Precision for Medicine was engaged to develop a well-characterized tissue microarray (TMA) to support groundbreaking Alzheimer’s disease (AD) research, utilizing quality-controlled and ethically sourced biospecimens. In addition to our tissue analysis capabilities and deep experience in supporting central nervous system (CNS) disease research, Precision for Medicine has access to a range of sample types across a range of CNS diseases through a strong, longstanding partnership with a European brain bank.

Access To Diseased CNS Tissues CNS Tissue Analysis Capabilities
• Alzheimer’s Disease

• Parkinson’s Disease

• Frontotemporal dementia

• Dementia – Lewy Body Variant

• Multi system atrophy

• Multiple Sclerosis

• Amyotrophic lateral sclerosis

• Progressive Supranuclear Palsy

• Pick’s Disease

• Pain
• mRNA expression analysis

Quantitative RT-PCR
In situ hybridization (RNAscope)

• Protein expression analysis

Multiplexed immunofluorescence
Western blot (automated – Biotechne JESS)

• Protein isolation / enrichment



The objective of the TMA was to investigate target and biomarker expression across the staged progression of AD. To achieve this, we worked collaboratively with our brain bank partner to source temporal cortex tissue from patients with early (Braak I and II) , mid (Braak III and IV), and late (Braak V and VI) stage AD and select samples based on additional factors such as amyloid score, apolipoprotein E (APOE) genotype data, cerebrospinal fluid (CSF) pH, and clinical history. We then created a TMA comprising tissues from five individual donors per stage and five non-disease donors.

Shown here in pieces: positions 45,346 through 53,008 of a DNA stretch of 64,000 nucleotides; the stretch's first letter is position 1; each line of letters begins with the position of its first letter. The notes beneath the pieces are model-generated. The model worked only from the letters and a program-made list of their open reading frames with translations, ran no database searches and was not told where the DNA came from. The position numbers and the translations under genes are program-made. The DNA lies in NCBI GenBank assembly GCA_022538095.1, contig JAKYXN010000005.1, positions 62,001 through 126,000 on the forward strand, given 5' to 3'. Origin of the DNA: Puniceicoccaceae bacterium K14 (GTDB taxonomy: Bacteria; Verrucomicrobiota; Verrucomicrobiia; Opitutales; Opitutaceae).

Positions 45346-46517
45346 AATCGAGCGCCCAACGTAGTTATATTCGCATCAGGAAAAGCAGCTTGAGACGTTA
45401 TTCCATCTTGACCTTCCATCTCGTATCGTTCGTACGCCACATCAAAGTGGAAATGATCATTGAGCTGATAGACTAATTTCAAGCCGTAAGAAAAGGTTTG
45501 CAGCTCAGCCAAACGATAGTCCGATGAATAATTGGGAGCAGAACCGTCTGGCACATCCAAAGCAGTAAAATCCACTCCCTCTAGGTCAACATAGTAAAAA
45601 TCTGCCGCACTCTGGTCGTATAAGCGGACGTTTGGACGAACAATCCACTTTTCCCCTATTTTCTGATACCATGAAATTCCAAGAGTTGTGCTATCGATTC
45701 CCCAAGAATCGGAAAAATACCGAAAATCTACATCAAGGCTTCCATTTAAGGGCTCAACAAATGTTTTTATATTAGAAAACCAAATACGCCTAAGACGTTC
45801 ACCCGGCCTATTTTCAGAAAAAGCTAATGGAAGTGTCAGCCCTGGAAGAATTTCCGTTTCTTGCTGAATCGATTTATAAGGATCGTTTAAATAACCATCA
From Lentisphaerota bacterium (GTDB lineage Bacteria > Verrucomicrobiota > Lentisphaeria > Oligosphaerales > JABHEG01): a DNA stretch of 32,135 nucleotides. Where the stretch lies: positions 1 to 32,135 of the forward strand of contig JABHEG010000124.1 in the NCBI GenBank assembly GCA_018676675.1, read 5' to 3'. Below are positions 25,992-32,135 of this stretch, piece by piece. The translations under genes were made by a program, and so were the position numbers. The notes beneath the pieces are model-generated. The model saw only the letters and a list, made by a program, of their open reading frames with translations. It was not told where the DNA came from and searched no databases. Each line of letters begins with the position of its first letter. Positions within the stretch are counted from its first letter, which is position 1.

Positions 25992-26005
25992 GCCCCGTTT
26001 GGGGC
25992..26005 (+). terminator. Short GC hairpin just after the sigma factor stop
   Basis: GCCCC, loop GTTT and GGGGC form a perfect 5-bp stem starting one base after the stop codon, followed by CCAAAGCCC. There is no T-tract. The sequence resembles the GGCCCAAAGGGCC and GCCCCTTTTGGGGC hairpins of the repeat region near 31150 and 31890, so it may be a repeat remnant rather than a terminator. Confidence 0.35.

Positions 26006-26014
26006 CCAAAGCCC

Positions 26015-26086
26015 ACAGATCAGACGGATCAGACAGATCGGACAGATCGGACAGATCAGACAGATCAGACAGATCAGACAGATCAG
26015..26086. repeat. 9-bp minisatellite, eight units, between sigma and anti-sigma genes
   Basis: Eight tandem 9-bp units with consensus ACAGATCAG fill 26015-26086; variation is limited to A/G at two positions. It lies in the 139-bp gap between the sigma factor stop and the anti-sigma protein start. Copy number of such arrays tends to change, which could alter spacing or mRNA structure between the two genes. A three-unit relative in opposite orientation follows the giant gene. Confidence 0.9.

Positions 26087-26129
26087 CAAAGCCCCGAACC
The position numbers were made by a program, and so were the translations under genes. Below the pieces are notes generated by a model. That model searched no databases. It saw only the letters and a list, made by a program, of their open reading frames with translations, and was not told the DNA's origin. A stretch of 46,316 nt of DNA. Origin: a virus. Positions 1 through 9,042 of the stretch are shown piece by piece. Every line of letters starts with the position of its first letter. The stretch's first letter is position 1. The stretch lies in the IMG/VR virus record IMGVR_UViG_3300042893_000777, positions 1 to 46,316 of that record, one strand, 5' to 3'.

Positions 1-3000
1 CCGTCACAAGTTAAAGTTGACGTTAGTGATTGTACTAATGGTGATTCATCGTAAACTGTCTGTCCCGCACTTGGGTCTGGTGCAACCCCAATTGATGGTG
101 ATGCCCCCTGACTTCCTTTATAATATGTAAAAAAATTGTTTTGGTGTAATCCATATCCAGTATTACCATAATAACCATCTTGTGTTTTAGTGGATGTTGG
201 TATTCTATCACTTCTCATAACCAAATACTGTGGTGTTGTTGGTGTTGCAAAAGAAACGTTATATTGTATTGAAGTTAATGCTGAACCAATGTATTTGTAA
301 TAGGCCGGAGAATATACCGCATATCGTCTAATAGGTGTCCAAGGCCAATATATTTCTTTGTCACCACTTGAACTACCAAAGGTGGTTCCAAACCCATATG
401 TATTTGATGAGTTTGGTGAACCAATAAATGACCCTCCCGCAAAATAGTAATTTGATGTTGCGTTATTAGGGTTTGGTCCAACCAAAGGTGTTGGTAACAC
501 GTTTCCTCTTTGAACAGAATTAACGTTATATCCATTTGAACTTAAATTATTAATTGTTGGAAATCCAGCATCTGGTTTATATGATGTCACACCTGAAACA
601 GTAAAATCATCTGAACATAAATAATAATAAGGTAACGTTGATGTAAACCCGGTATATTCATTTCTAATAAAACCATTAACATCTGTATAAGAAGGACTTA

The resulting TMA was qualified using immunohistochemistry (IHC) for expression of hallmark disease markers: phosphorylated tau (phospho-tau or p-tau) and amyloid beta (Aβ) 1-42, a hyperphosphorylated form of Aβ (see Figure 1). Both p-tau and Aβ 1-42 expression were found to increase with Braak stage in the TMA.